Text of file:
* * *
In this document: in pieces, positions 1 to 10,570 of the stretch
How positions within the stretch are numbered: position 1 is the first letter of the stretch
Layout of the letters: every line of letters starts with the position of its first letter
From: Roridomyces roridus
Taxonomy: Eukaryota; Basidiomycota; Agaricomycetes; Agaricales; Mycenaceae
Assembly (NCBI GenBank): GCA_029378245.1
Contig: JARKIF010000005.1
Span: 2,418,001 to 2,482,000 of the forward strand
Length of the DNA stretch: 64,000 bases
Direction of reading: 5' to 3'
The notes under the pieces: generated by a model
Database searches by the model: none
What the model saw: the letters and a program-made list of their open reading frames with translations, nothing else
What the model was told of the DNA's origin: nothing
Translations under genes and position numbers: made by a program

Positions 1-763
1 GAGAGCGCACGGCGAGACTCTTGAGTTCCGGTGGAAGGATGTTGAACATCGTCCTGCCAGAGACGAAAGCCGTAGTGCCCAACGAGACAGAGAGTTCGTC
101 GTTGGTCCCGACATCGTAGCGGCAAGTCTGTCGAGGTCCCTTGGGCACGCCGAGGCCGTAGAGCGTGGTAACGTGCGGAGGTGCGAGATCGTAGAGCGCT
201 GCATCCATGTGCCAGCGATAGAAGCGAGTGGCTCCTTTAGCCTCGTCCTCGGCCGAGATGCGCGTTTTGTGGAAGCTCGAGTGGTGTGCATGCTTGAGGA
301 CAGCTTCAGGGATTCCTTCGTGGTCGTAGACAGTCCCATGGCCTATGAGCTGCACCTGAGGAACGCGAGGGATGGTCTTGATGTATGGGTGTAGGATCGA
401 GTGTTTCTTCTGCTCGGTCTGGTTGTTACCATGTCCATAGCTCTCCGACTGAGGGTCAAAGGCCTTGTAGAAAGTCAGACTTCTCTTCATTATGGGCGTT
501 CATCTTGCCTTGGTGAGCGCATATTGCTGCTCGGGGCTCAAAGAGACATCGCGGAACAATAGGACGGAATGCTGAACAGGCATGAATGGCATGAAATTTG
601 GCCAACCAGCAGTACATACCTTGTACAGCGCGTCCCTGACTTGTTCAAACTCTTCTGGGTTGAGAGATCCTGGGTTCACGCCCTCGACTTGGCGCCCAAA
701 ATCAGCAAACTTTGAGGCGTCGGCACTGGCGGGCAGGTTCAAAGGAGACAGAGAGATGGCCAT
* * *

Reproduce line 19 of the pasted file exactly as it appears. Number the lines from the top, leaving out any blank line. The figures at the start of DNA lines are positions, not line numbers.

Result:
201 GCATCCATGTGCCAGCGATAGAAGCGAGTGGCTCCTTTAGCCTCGTCCTCGGCCGAGATGCGCGTTTTGTGGAAGCTCGAGTGGTGTGCATGCTTGAGGA